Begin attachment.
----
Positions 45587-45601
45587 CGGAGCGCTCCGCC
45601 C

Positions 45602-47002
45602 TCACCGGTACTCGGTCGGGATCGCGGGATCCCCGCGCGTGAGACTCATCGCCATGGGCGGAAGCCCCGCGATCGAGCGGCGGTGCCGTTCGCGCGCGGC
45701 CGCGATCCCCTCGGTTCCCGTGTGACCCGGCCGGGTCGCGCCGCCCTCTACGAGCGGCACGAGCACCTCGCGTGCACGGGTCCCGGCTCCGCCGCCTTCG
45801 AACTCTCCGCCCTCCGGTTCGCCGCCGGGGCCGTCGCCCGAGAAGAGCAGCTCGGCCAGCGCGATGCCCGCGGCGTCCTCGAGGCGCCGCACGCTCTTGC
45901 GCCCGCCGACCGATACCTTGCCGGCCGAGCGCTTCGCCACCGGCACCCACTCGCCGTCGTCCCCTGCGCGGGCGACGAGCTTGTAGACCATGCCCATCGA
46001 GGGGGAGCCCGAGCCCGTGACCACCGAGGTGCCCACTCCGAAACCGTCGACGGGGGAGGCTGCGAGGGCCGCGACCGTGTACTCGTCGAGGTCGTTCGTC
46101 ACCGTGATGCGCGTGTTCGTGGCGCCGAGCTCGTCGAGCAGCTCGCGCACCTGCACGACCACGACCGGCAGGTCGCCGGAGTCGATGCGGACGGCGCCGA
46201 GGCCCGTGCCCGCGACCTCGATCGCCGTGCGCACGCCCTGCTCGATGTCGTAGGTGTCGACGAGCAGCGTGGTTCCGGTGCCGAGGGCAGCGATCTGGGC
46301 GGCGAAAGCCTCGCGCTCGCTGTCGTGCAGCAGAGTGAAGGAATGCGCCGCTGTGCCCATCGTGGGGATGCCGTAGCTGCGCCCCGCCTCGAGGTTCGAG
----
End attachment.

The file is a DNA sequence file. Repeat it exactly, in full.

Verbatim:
Positions 45587-45601
45587 CGGAGCGCTCCGCC
45601 C

Positions 45602-47002
45602 TCACCGGTACTCGGTCGGGATCGCGGGATCCCCGCGCGTGAGACTCATCGCCATGGGCGGAAGCCCCGCGATCGAGCGGCGGTGCCGTTCGCGCGCGGC
45701 CGCGATCCCCTCGGTTCCCGTGTGACCCGGCCGGGTCGCGCCGCCCTCTACGAGCGGCACGAGCACCTCGCGTGCACGGGTCCCGGCTCCGCCGCCTTCG
45801 AACTCTCCGCCCTCCGGTTCGCCGCCGGGGCCGTCGCCCGAGAAGAGCAGCTCGGCCAGCGCGATGCCCGCGGCGTCCTCGAGGCGCCGCACGCTCTTGC
45901 GCCCGCCGACCGATACCTTGCCGGCCGAGCGCTTCGCCACCGGCACCCACTCGCCGTCGTCCCCTGCGCGGGCGACGAGCTTGTAGACCATGCCCATCGA
46001 GGGGGAGCCCGAGCCCGTGACCACCGAGGTGCCCACTCCGAAACCGTCGACGGGGGAGGCTGCGAGGGCCGCGACCGTGTACTCGTCGAGGTCGTTCGTC
46101 ACCGTGATGCGCGTGTTCGTGGCGCCGAGCTCGTCGAGCAGCTCGCGCACCTGCACGACCACGACCGGCAGGTCGCCGGAGTCGATGCGGACGGCGCCGA
46201 GGCCCGTGCCCGCGACCTCGATCGCCGTGCGCACGCCCTGCTCGATGTCGTAGGTGTCGACGAGCAGCGTGGTTCCGGTGCCGAGGGCAGCGATCTGGGC
46301 GGCGAAAGCCTCGCGCTCGCTGTCGTGCAGCAGAGTGAAGGAATGCGCCGCTGTGCCCATCGTGGGGATGCCGTAGCTGCGCCCCGCCTCGAGGTTCGAG